Jalil told Arab News that ACLED’s data, painstakingly collected and verified based on local sources, suggests that not only were the Houthis involved in a higher proportion of the fighting in Yemen after they were removed from the terror list, but they were actually responsible for the deaths of more people.

“The events in the six months after the group was removed from the US terror designation list were also deadlier, as our fatalities count saw an increase between Feb. 12, 2021, and Aug. 12, 2021, compared to Aug. 12, 2020, and Feb. 12, 2021,” Jalil said.

INNUMBERS

* 7,998 - Number of fatalities attributed to Houthi activity in the 6 months prior to delisting.

* 9,312 - Number of fatalities attributed to Houthi activity in the 6 months since delisting.

(Source: ACLED)

ACLED’s data shows that in the six months preceding the Houthis’ removal from the terror blacklist, 7,998 fatalities were attributed to Houthi activity. In the six months after, that number was 9,312 — a rise of more than 1,314.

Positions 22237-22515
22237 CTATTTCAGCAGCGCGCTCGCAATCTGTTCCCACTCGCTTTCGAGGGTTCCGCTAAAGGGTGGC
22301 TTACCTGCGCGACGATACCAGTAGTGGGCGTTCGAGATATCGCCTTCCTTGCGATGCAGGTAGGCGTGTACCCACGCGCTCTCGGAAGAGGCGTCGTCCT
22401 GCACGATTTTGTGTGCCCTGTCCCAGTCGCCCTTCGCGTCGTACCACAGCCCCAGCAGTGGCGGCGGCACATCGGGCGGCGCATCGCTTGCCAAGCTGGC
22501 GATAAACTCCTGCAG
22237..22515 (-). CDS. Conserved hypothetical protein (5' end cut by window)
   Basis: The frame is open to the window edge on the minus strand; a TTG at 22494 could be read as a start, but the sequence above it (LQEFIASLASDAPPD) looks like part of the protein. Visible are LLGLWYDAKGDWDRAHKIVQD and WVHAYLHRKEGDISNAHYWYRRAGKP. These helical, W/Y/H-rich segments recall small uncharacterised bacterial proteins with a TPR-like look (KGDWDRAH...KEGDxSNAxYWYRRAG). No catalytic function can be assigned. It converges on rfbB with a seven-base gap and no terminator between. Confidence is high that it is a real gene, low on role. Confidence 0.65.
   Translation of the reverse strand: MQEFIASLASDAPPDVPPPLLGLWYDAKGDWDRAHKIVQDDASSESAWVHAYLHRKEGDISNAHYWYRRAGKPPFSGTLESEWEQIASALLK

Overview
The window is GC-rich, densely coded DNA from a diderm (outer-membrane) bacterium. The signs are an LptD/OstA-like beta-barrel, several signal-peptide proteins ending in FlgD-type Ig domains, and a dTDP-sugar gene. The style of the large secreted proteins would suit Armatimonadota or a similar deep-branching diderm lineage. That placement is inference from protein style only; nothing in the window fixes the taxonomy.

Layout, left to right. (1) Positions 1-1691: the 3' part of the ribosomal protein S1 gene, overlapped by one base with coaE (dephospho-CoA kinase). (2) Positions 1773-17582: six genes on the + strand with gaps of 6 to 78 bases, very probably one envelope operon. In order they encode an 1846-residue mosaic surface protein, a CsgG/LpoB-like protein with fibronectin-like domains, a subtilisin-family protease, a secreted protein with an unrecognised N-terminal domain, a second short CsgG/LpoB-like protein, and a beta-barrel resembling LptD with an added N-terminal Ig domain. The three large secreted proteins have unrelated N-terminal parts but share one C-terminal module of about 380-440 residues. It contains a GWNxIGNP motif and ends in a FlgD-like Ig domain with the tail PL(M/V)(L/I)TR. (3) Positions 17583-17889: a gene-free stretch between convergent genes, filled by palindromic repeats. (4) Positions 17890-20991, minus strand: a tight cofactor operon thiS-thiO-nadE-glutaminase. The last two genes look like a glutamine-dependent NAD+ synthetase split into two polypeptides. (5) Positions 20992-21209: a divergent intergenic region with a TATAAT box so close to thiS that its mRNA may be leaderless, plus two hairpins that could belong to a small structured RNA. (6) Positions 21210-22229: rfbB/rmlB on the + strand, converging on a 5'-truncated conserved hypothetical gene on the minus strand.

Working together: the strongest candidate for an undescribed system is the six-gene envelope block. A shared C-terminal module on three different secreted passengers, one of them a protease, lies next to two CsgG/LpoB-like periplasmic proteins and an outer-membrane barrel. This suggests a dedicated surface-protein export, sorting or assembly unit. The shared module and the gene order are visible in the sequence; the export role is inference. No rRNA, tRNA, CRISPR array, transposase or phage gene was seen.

It is not clear exactly what caused this jump in fatalities, but Asif Shuja, a senior research fellow who specializes in Iran at the National University of Singapore’s Middle East Institute, told Arab News “the delisting of the Houthis by the Biden administration tilted the balance in favor of Iran.”

Iran has long supported the Houthis, who are ideologically aligned with Tehran’s doctrine of velayat-e faqih — or guardianship of the Islamic jurist. This ideology places supreme control of the state in the hands of Ayatollah Ali Khamenei on the basis of a religious worldview prescribed by his revolutionary predecessor Ruhollah Khomeini.

Saudi Arabia’s 2015 intervention in Yemen was launched in order to uphold the legitimate Yemeni government, which was forced from the capital Sanaa by the Houthis earlier that year, and to prevent further attacks on the Kingdom.